Unconventional "tight" oil fields in Texas and North Dakota have been transforming the American energy landscape and the economies of those two regions. But according to Ed Crooks at the Financial Times, the latest study from IHS says there are three shale formations outside North America with even more productive possibilities.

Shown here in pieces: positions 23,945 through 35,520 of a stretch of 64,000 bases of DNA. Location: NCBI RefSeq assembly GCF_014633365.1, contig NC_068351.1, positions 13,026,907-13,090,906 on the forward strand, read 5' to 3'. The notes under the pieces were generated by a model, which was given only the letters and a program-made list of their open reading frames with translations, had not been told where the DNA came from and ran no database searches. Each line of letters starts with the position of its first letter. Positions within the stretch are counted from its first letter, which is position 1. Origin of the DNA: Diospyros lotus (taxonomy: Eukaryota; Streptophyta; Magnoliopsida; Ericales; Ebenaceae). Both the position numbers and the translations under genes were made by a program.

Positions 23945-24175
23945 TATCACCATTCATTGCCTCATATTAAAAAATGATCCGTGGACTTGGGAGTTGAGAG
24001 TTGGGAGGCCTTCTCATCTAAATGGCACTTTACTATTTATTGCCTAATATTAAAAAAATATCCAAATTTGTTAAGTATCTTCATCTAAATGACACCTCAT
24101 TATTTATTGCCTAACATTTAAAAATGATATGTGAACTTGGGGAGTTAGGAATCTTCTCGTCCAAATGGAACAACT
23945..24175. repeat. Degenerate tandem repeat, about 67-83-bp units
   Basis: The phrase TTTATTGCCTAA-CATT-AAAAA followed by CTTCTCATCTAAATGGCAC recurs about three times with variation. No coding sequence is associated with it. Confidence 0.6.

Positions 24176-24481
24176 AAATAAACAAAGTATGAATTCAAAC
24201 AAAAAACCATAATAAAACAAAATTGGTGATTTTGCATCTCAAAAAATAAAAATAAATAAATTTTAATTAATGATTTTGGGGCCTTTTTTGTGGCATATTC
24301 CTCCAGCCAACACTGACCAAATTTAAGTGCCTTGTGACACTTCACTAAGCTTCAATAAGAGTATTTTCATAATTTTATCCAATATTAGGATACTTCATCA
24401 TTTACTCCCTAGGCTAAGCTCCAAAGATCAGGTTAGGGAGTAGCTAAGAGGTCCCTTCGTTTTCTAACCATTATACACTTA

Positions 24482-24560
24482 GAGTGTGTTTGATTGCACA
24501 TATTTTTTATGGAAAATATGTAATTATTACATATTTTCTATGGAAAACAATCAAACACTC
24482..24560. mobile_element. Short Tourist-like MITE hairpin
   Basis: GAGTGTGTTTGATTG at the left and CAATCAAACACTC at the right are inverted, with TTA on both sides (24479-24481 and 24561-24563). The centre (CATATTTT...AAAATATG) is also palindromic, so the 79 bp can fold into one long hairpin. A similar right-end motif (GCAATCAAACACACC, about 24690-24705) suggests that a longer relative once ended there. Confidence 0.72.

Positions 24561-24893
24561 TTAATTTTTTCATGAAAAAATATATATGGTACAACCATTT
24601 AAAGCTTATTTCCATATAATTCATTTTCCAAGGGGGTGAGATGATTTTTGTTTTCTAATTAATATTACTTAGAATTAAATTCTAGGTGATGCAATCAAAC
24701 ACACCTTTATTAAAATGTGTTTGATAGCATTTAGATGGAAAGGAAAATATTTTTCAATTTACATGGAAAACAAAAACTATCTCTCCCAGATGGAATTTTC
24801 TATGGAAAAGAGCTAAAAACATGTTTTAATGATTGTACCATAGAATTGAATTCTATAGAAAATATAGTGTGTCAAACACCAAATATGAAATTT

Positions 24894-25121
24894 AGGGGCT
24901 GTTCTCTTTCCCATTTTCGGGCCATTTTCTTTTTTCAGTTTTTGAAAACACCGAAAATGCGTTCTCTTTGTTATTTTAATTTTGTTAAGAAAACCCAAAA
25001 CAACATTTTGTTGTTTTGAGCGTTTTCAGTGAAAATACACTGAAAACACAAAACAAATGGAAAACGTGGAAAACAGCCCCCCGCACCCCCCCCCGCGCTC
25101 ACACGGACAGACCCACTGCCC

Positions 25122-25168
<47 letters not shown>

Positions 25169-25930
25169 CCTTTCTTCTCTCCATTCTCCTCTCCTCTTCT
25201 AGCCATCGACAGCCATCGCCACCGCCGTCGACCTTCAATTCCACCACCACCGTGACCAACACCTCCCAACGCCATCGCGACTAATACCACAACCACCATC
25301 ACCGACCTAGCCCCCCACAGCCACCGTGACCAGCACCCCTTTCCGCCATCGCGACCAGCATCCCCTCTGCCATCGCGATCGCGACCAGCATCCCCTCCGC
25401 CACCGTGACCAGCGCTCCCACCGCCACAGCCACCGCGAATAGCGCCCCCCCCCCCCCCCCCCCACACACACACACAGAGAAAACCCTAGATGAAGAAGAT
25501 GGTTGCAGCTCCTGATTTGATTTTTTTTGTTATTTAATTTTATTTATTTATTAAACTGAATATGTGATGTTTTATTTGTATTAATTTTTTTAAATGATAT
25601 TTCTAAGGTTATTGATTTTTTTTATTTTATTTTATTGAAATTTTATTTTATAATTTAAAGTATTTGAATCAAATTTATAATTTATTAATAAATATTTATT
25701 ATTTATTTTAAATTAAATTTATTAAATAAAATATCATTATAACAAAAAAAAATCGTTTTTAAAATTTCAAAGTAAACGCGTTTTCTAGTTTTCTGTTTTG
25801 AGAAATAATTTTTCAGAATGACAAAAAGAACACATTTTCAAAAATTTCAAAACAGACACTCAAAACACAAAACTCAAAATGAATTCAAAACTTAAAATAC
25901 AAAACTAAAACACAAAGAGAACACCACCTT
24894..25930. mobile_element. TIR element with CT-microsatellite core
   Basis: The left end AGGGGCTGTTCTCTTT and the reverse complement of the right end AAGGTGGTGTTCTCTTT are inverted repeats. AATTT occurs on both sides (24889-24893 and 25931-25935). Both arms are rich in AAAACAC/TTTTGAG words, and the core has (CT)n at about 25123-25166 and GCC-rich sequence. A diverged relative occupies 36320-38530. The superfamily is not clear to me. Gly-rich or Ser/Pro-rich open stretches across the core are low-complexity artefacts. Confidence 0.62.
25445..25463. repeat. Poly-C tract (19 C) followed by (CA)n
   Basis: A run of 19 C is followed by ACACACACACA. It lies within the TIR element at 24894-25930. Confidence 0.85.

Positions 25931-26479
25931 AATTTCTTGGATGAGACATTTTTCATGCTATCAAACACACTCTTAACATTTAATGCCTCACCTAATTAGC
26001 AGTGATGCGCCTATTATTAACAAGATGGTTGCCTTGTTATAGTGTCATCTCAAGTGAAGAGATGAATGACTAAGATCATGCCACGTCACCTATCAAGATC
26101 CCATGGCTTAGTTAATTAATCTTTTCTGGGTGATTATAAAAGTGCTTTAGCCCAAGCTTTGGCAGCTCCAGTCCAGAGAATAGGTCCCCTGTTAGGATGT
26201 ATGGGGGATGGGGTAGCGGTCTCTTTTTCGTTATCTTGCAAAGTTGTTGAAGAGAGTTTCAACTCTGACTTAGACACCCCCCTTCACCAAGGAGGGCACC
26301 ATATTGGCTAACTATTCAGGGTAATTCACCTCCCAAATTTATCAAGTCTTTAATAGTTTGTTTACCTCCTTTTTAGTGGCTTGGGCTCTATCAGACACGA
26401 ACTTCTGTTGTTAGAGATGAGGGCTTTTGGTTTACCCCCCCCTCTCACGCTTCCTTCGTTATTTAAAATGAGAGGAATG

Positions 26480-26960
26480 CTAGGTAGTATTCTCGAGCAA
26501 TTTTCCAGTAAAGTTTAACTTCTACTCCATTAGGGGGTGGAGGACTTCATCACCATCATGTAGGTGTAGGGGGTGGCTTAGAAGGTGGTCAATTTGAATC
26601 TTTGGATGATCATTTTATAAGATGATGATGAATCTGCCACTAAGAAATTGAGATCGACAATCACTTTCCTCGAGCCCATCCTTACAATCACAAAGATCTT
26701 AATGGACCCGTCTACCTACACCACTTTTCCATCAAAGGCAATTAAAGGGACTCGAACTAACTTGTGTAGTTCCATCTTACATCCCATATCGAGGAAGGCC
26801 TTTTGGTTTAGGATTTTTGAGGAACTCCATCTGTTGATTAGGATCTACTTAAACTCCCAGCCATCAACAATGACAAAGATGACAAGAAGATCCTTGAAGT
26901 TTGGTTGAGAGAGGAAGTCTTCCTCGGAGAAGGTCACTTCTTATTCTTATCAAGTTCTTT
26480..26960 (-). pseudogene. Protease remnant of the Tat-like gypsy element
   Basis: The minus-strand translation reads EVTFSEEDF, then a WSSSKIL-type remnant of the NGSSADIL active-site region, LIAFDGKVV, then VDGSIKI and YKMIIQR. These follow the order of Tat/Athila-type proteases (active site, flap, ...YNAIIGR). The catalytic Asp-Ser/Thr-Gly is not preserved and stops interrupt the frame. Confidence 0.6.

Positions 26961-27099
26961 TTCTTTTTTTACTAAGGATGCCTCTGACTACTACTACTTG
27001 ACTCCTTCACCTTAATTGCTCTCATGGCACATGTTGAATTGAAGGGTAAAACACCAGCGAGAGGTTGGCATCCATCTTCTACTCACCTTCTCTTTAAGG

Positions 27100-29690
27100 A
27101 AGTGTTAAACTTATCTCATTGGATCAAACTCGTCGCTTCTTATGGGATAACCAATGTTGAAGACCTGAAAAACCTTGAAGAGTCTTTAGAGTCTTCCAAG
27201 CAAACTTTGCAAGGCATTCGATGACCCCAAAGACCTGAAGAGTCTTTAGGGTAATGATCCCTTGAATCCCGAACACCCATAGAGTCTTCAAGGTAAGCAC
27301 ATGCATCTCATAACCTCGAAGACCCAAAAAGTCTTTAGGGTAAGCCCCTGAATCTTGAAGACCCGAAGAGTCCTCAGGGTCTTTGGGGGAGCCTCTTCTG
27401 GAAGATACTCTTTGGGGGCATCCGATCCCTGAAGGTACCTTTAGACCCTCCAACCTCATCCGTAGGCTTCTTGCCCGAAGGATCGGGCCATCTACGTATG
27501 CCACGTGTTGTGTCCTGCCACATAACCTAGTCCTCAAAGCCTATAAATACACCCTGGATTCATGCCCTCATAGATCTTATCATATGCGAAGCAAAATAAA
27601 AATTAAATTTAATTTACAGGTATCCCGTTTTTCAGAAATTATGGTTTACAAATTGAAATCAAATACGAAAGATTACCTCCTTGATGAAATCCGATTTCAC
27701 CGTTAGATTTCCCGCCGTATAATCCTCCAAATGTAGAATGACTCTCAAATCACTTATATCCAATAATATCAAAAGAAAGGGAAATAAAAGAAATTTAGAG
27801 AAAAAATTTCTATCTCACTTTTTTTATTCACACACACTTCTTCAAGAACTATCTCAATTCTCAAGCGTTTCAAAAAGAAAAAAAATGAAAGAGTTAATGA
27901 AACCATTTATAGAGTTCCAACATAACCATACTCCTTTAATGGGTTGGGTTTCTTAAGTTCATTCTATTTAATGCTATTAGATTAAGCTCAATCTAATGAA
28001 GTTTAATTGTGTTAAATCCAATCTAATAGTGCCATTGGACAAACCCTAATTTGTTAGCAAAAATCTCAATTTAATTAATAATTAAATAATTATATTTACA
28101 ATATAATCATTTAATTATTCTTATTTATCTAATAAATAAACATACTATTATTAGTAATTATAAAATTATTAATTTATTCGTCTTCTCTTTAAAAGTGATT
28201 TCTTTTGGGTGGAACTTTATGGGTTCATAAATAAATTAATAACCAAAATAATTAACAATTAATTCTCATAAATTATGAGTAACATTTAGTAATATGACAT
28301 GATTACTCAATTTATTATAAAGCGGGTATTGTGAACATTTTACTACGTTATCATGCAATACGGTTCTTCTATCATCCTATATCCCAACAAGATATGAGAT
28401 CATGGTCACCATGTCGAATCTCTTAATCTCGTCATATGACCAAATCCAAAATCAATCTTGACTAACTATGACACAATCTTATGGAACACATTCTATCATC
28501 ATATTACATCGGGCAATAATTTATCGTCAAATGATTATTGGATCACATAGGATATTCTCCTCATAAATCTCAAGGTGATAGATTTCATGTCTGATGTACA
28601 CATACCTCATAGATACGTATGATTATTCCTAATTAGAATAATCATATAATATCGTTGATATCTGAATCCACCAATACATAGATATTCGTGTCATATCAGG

The locations are the Vaca Muerta shale of Argentina, the Bazhenov shale in Siberia, and some Silurian shale in northern Africa. The bad news for people who like internal combustion engines is that this oil looks more expensive to extract than what you've got in Bakken or Eagle Ford. There are also significant political issues around some of these sights. Argentina, for example, privatized its state-owned oil company back in the 1990s and then renationalized it last year. That's the kind of thing that makes foreigners reluctant to invest the resources and personnel that will be necessary to exploit Vaca Muerta's potential. But if oil demand from India and China keeps growing, the price will be right to tap these fields and Russian cities like Perm and Omsk could be the next boomtowns.
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